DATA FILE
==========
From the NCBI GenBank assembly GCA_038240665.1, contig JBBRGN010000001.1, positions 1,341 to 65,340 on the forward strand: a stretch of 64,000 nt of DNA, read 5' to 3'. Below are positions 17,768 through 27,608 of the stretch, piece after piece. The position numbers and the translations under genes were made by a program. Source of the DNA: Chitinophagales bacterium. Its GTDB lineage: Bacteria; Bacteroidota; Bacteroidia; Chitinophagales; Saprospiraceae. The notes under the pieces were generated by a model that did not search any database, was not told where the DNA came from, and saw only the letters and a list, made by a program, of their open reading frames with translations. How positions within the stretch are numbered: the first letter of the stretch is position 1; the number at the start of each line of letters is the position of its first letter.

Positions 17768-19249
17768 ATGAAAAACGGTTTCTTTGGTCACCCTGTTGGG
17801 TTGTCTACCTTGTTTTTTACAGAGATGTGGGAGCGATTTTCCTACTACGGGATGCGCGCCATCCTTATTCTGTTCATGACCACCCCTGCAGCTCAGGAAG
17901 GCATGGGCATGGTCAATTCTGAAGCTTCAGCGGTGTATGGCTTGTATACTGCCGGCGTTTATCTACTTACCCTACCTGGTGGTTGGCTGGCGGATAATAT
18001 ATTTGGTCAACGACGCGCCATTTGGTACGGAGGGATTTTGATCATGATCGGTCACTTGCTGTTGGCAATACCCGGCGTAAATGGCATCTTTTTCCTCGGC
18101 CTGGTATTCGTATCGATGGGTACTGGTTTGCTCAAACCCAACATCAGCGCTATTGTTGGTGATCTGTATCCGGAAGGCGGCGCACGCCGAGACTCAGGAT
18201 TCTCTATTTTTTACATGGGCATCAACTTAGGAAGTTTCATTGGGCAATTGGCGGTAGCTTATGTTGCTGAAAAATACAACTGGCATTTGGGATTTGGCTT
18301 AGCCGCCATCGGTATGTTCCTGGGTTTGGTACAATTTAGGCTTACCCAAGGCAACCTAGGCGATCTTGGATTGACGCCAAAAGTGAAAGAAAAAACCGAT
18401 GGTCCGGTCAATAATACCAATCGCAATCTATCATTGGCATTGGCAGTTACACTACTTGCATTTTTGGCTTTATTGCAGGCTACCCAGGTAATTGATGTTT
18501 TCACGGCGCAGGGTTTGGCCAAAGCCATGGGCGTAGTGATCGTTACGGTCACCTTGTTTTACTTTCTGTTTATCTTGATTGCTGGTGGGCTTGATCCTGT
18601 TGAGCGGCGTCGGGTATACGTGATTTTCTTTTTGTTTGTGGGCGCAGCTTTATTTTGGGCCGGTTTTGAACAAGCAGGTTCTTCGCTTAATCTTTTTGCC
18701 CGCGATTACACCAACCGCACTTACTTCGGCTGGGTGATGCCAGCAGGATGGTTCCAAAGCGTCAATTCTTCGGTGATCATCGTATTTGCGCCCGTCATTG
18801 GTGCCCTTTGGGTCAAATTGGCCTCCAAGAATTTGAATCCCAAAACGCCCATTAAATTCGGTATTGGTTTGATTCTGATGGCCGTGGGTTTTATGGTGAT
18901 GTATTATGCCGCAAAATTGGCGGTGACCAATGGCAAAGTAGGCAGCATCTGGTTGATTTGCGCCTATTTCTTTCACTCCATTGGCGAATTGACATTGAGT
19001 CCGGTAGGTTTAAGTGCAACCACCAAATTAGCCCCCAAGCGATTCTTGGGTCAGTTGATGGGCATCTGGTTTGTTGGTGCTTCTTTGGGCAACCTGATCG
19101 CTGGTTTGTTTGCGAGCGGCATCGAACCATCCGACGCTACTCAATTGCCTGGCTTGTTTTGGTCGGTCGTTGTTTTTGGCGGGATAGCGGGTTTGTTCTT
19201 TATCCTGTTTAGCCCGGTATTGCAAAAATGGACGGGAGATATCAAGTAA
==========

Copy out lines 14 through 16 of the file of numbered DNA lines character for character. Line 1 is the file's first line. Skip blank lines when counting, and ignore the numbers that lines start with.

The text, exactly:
18801 GTGCCCTTTGGGTCAAATTGGCCTCCAAGAATTTGAATCCCAAAACGCCCATTAAATTCGGTATTGGTTTGATTCTGATGGCCGTGGGTTTTATGGTGAT
18901 GTATTATGCCGCAAAATTGGCGGTGACCAATGGCAAAGTAGGCAGCATCTGGTTGATTTGCGCCTATTTCTTTCACTCCATTGGCGAATTGACATTGAGT
19001 CCGGTAGGTTTAAGTGCAACCACCAAATTAGCCCCCAAGCGATTCTTGGGTCAGTTGATGGGCATCTGGTTTGTTGGTGCTTCTTTGGGCAACCTGATCG